Saturday, 13 February 2021

A Real Weirdo


If you observed this creature on a leaf at night you might dismiss it as snail or a slug and move on. But look more closely.

Note the legs (prolegs) which would certainly not be present on a snail or slug.
Also the "head" is not the head but actually the tail. The head of the caterpillar is concealed by the "balloon"at the other end. 

So what is this creature? A check of the Australian Caterpillar website managed by Don Herbison-Evans reveals it is a nolid moth, Chora sp, probably plana Warren. The adult moth is rather plain and inconsequential. A related species can be seen on Buck Richardson's website: Moth Identification. 

The caterpillars have been found on Golden Penda, Xanthostemon chrysanthus and Blake Paperbark, Melaleuca quinquinerva. This one was photographed at Cattana Wetlands, a lowland rehabilitated, natural open marshy area that is being revegetated with trees, shrubs and other plants that were there prior to clearing for sugarcane. If you are in the Smithfield, Queensland area, a stop at Cattana is well worthwhile. The variety of birds is amazing and you can observe an important agricultural area being changed back to its original appearance.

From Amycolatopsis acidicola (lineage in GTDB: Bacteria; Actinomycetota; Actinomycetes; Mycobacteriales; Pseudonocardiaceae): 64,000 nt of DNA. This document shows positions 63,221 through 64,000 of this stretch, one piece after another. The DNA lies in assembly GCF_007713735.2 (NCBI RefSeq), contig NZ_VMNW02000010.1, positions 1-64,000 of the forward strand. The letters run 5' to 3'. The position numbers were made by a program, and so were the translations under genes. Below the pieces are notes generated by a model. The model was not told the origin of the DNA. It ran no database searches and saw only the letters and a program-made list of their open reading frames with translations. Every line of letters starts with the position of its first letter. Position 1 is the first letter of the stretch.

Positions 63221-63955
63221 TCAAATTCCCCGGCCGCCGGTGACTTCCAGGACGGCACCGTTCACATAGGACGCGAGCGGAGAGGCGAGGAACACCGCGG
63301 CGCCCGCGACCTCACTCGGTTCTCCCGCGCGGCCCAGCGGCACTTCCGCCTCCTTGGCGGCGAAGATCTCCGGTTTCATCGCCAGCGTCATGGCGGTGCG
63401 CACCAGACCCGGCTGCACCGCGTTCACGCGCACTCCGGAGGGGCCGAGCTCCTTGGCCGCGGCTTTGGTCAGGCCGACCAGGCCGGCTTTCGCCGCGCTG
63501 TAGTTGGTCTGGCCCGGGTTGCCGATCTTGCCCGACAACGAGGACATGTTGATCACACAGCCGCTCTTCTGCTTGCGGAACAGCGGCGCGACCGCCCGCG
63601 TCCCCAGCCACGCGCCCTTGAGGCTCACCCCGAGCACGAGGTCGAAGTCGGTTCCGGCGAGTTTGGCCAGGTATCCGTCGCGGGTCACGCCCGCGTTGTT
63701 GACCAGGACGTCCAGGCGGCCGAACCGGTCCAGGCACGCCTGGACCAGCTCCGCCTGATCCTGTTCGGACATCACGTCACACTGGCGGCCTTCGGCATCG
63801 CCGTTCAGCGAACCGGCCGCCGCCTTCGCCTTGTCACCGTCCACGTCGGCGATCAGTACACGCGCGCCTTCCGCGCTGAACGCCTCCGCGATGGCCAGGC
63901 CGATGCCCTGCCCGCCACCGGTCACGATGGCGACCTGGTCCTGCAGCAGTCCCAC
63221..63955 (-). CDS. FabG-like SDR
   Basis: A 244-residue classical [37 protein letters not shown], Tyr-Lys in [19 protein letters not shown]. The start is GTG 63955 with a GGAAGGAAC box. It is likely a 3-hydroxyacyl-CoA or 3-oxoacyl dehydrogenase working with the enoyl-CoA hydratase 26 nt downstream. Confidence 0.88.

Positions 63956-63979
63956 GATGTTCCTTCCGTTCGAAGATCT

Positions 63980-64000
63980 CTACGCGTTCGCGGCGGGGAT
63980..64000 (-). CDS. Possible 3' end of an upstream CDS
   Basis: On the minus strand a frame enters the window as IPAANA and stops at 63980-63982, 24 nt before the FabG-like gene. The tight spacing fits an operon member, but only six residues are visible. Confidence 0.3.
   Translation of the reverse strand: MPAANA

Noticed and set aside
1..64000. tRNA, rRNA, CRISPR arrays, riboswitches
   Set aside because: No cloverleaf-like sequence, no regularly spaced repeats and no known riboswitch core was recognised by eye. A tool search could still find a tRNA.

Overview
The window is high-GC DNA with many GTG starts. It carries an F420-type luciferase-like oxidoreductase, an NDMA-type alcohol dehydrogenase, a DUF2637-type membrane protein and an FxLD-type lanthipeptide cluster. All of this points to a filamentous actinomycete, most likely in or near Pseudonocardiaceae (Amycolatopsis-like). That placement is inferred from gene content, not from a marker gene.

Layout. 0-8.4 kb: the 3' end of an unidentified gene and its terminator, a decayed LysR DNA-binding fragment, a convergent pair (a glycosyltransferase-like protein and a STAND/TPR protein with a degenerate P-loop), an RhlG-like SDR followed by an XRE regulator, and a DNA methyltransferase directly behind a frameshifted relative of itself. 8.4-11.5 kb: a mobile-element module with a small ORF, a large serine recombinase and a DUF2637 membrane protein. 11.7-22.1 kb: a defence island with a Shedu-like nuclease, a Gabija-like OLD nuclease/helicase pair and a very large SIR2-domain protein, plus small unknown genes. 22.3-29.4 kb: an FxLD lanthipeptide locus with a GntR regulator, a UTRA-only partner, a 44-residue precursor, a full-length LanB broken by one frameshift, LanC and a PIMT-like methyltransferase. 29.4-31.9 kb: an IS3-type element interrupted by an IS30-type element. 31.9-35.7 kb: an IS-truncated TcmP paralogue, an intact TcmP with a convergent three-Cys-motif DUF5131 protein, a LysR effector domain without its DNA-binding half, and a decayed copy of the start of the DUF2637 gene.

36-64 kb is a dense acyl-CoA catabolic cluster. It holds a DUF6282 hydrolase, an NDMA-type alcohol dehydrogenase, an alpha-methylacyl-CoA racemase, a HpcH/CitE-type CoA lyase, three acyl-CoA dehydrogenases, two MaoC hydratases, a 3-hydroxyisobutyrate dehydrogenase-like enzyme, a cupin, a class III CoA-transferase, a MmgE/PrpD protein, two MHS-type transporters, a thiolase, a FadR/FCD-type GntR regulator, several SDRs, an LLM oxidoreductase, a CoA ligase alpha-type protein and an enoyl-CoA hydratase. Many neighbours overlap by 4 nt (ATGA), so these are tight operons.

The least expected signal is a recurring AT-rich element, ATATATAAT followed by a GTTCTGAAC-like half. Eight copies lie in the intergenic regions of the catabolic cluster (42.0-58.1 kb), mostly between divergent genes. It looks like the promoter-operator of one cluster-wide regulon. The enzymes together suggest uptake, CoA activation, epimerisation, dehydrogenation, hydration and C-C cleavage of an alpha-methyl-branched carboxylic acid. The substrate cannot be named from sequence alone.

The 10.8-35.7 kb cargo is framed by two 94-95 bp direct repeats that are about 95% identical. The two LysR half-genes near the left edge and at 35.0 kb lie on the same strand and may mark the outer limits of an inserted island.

Thanks to Mikey (Kudo Hidetoshi) for helping with this post.

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